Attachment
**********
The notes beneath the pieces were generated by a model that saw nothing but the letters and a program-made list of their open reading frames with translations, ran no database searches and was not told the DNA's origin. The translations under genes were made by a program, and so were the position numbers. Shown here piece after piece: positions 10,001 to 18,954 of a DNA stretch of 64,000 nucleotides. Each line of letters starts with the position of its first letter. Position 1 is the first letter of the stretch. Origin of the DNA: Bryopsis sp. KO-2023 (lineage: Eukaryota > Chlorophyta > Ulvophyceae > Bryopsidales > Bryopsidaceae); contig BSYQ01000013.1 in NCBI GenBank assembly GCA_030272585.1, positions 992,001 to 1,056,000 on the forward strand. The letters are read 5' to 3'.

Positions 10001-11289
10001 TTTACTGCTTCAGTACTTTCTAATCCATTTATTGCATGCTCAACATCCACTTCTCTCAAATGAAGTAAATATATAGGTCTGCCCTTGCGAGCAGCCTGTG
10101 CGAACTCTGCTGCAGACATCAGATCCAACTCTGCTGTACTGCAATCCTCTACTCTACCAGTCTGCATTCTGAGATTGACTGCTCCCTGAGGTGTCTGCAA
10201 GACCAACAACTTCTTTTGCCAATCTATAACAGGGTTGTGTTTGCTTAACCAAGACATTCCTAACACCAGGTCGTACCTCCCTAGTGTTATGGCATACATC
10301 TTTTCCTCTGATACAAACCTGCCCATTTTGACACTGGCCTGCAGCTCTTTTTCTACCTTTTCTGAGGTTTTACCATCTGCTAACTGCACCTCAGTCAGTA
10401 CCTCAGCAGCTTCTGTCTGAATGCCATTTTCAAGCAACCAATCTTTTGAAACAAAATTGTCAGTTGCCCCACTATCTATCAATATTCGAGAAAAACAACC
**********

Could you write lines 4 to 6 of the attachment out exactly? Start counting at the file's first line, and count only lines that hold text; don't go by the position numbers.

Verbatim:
10101 CGAACTCTGCTGCAGACATCAGATCCAACTCTGCTGTACTGCAATCCTCTACTCTACCAGTCTGCATTCTGAGATTGACTGCTCCCTGAGGTGTCTGCAA
10201 GACCAACAACTTCTTTTGCCAATCTATAACAGGGTTGTGTTTGCTTAACCAAGACATTCCTAACACCAGGTCGTACCTCCCTAGTGTTATGGCATACATC
10301 TTTTCCTCTGATACAAACCTGCCCATTTTGACACTGGCCTGCAGCTCTTTTTCTACCTTTTCTGAGGTTTTACCATCTGCTAACTGCACCTCAGTCAGTA